Lilies, buttercup and branching ivy are some common plants that are hazardous to cats, according to the American Society for the Prevention of Cruelty to Animals. These plants cause effects on the gastrointestinal tract of cats.
Lily is a common plant, but it is also toxic for cats, as stated by the U.S. Food and Drug Administration. The entire plant is a safety threat for felines, and a small bite of a leaf can cause lethargy, loss of appetite and vomiting. Kidney damage leading to death may also occur. While not all lily species may cause kidney damage, some, such as calla and peace lilies, can irritate the cat's esophagus and mouth.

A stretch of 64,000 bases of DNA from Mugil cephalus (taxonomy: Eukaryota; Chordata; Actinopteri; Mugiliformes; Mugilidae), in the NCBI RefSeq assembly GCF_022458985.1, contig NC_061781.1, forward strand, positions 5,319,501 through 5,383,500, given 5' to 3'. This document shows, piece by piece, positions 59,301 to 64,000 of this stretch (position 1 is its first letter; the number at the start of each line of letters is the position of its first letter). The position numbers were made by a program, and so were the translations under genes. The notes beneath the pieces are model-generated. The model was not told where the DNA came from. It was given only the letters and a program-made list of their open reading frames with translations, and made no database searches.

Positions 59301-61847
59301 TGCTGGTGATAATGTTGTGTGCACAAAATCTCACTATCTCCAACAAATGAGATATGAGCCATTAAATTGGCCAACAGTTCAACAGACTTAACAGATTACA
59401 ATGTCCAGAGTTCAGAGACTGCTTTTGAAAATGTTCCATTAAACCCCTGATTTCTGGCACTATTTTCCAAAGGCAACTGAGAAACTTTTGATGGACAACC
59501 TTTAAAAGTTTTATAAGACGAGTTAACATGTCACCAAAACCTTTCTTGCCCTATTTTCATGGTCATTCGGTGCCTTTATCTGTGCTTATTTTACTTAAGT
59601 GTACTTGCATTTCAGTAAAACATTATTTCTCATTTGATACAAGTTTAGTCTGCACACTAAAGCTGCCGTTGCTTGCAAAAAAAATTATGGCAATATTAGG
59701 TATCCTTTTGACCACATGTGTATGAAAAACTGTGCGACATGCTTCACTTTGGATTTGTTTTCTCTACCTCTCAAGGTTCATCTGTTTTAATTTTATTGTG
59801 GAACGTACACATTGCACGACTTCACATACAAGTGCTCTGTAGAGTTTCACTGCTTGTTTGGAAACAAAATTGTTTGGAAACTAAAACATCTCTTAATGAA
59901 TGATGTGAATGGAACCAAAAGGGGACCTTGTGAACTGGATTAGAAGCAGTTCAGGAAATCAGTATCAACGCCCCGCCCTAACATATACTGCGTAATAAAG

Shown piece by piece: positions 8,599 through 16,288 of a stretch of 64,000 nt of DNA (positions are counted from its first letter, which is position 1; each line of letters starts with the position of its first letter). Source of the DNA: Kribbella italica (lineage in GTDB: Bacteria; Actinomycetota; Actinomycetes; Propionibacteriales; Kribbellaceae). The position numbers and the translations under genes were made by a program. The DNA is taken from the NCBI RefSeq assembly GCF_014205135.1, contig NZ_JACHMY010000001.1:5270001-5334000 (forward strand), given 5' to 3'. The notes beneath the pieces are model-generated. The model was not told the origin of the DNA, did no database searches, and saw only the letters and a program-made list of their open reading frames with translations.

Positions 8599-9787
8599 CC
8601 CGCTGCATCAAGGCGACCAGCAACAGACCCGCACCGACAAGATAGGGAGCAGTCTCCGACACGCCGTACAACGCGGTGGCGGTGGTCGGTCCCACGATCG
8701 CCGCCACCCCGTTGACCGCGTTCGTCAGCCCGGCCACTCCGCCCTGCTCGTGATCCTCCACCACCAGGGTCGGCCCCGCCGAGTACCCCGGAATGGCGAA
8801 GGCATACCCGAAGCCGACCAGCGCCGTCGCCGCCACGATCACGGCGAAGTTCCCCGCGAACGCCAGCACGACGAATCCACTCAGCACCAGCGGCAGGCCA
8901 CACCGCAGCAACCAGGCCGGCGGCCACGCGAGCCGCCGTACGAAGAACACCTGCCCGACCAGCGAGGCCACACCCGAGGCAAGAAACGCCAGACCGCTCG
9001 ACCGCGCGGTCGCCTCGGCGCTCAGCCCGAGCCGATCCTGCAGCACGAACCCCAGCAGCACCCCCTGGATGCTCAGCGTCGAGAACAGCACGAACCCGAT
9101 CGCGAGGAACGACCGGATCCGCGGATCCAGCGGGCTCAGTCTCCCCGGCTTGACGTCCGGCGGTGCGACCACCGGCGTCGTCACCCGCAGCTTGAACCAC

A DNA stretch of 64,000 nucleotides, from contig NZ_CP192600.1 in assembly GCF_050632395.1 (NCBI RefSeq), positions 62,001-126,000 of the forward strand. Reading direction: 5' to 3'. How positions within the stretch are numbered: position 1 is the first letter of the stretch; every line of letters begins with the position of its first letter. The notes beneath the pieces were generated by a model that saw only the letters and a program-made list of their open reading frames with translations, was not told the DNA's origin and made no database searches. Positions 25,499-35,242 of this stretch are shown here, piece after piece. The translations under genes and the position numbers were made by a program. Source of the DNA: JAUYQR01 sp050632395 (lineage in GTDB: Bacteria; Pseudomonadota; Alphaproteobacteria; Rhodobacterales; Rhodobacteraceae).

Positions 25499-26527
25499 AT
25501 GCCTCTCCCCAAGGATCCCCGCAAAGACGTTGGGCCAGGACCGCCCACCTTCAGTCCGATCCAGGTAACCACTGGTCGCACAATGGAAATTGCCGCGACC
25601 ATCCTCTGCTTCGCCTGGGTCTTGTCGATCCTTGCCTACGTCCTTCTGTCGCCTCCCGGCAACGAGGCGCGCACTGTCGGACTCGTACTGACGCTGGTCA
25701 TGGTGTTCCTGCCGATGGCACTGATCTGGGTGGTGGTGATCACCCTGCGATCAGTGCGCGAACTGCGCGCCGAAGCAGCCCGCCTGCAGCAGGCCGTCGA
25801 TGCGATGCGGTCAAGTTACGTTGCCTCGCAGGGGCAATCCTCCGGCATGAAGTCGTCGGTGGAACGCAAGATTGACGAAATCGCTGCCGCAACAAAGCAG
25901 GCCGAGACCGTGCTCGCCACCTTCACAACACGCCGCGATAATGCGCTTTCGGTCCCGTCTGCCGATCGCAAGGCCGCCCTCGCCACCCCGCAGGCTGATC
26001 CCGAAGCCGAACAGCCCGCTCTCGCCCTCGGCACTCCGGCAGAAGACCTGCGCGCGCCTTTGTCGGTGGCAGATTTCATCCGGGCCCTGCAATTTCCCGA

Buttercup, also known as figwort, usually blooms in spring and grows in all regions of the United States, according to CatHealth.com. The toxic part of the plant is concentrated in the bulbs, and ingestion in large amounts can cause vomiting, unsteady gait, depression and diarrhea.
Branching ivy, or hedera helix, is poisonous to cats, as stated by the ASCPA. The attractive evergreen foliage is more toxic than the berries. Ingestion of the leaves may lead to excessive drooling, abdominal pain, throwing up, coordination issues and widened pupils. The plant is also called English ivy, California ivy and sweetheart ivy. It is also toxic for dogs and horses.